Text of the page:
Friday, July 20, 2007

Britain and Norway watch North Sea begin to run dry.

The UK and Norway share territory and a common geology under the North Sea that was heavily imbued with deposits of oil and gas. The money earned from the export of these fuel commodities pulled Britain out of the economic hole that remained after a decade of strikes and political instability in the 1970's but sadly that particular jamboree has come to its close. The equivalent bestowal too made Norway a rich country. Britain is now a net importer of energy and the energy industry gave a warning recently that government targets to hold North Sea production of oil and gas at 3 million barrels a day by 2010 are rather optimistic and most likely they will not be met. It is estimated that nearer 2.6 million barrels a day of oil equivalents will be produced by 2010, which needles fears that the UK will become dependent on imports of gas from Russia, and other countries like Norway and Qatar.

The UK managed to average a daily production of 2.9 million barrels in 2006, which represents a fall of 9% on the previous year, notwithstanding an assiduous input of investment of £11.5 billion ($23 billion), of which half was necessary merely to maintain the fields in production at a time of rising costs for equipment, personnel and services. The industry has made the case that falling output from the North Sea fields is compromising tax revenues while changes implemented by Gordon Brown (our new Prime Minister) a year and a half ago have also hit the tax revenue running into the treasury coffers. Britain intends to break its reliance on imported oil, and to some lesser degree gas too, on grounds of cutting greenhouse gas emissions. However it is far from clear how this might be accomplished especially considering a recent government white paper in which it is accepted that demand for fossil based primary energy will increase by around three quarters by the year 2020.

As noted, Norway has also been a fortunate beneficiary from the North Sea since oil was struck on its continental shelf in 1971. Indeed, this relatively small nation (population around 4.5 million, cf. 60 million persons officially living in the UK) has become the world's third largest oil and gas exporter, yielding 20% of its gross domestic product (GDP). However, forecasts suggest that the North Sea riches of oil and gas have begun their inevitable decline. Einar Stensnaes, the oil and energy minister for Norway, has said: "Not only is it essential to look for other energy resources, it is also important to look for other industrial activities to develop alongside the petroleum activity." For example, Norway makes almost all its electricity from hydro-power some of which is used on a large scale to manufacture aluminium by electrolysis of bauxite (Al2O3) dissolved in a mineral called cryolite (Na3AlF6) which has a much lower meting point. Consequently Norway is a major world exporter of aluminium too.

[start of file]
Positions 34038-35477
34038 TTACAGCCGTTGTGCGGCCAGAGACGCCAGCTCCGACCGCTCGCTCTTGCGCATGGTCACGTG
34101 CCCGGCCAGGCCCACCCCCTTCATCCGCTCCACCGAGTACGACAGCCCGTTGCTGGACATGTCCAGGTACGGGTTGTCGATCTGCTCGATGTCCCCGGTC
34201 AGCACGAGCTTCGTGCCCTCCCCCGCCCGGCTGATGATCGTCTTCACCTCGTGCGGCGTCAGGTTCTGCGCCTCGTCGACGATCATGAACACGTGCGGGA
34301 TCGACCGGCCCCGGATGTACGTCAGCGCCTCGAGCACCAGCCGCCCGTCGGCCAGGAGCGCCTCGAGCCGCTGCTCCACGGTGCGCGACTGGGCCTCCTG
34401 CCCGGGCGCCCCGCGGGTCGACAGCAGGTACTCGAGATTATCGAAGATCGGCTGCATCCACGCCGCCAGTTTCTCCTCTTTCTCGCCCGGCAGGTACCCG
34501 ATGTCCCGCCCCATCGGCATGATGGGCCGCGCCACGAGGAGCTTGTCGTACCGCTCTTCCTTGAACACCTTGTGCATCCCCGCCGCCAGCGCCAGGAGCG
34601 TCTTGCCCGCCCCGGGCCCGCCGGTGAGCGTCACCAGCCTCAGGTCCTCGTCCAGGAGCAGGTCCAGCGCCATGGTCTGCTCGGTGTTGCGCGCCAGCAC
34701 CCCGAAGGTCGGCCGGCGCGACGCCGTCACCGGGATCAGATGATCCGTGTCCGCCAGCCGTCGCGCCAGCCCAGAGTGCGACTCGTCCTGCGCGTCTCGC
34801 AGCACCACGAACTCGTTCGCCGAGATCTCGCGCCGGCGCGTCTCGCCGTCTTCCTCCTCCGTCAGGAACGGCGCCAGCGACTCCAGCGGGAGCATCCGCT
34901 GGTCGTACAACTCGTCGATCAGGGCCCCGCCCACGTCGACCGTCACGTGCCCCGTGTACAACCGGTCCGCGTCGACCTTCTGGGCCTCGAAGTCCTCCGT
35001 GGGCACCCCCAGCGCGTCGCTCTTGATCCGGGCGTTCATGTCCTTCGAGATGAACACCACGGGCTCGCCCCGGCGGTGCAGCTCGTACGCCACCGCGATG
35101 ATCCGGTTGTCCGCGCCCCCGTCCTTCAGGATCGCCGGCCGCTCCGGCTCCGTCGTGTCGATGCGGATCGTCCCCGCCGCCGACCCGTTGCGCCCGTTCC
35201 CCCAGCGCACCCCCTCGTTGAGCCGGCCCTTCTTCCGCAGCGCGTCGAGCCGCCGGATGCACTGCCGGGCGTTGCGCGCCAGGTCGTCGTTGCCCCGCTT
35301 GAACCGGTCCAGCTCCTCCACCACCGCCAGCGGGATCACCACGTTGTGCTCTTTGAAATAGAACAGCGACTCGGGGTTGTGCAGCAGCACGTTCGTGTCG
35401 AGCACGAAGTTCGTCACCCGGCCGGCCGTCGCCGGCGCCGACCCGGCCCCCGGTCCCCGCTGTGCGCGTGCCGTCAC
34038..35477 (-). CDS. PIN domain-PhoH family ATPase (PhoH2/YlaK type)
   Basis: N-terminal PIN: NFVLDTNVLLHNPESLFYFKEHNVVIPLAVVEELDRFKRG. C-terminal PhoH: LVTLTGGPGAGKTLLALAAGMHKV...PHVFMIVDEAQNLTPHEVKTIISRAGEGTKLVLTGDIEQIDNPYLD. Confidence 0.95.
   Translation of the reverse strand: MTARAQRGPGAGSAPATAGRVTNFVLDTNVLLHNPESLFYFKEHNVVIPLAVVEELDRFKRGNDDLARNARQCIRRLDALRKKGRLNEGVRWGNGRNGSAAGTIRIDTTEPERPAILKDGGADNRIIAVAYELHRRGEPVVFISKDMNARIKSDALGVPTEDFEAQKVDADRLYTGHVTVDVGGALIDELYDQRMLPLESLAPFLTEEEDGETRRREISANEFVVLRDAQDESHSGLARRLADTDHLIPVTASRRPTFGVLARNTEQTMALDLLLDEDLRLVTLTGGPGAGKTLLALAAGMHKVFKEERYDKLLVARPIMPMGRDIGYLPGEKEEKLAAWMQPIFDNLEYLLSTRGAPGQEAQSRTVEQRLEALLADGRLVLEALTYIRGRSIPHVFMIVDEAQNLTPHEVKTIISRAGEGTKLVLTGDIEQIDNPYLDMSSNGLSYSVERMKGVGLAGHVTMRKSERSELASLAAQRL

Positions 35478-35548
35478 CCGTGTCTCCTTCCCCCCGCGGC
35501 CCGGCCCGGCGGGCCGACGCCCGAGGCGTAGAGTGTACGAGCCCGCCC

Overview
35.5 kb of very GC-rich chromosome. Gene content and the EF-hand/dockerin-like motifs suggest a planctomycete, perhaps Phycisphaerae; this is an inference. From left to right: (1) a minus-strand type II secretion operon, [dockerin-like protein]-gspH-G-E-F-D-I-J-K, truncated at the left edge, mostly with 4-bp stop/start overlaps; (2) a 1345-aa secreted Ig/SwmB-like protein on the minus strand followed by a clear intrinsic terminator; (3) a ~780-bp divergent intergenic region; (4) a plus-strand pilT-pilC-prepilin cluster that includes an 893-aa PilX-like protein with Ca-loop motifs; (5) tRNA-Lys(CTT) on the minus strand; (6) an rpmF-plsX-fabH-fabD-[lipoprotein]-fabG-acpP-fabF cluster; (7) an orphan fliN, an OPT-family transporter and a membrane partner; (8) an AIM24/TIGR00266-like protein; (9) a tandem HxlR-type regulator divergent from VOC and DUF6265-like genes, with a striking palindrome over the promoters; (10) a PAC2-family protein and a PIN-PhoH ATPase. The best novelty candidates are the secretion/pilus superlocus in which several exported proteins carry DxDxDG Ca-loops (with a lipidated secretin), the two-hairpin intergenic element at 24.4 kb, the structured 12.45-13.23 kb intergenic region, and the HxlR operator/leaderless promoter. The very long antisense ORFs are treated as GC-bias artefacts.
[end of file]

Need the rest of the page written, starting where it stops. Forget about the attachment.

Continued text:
Norway's greatest potential new oil and gas wells are no longer to be found in the North Sea and the country's considerable expertise in exploration for oil and gas looks likely to be brought to bear on "underdeveloped" areas in the Barents Sea, although the director general of the Norwegian Petroleum Directorate, Gunnar Berge, has stressed this will be "more challenging in many ways." The Directorate has advised the Norwegian government that expansion of drilling in the Barents Sea was an important part of the industry's future strategy, and late last year the government announced its permission for drilling to take place there.

Drilling in that Arctic is a highly costly endeavour because of the extreme cold and generally harsh conditions that pertain. On top of this is the unresolved political dilemma that both Norway and Russia are laying claim to area of the Barents Sea, which is actually bigger than the North Sea, and is believed to hold an even greater volume of oil and gas. Oil and gas can be considered as separate resources and the decline of one does not necessarily reflect the abundance of the other, even in the same field: hence, although Norwegian oil production is down, gas output is increasing. According to Statol, Norway's largest company involved in the production of both resources, there is enough gas to last for 100 years, profitably, and in five years time there will be as much gas being produced from the Norwegian continental shelf as oil, and subsequently, gas production will outstrip that of oil. Being self-sufficient in hydro-power, Norway does not have to depend on either oil or gas to meet its own energy needs, although presumably it does require fuel for transportation.

One company, "Hydro", is researching into alternative future energy sources, and plans to set-up a pilot project on a small island to make hydrogen from wind-power. The idea is that when the wind stops blowing, the hydrogen can be used to re-generate electricity so overall providing an almost constant power supply. However, it is not thought than any significant profits will be returned from renewables for the next twenty or thirty years.

Related Reading.
(1) "North Sea is running too dry to meet target," by Terry Macalister, Guardian:
(2) "Norway prepares for dry North sea," by Lars Bevanger, BBC News:

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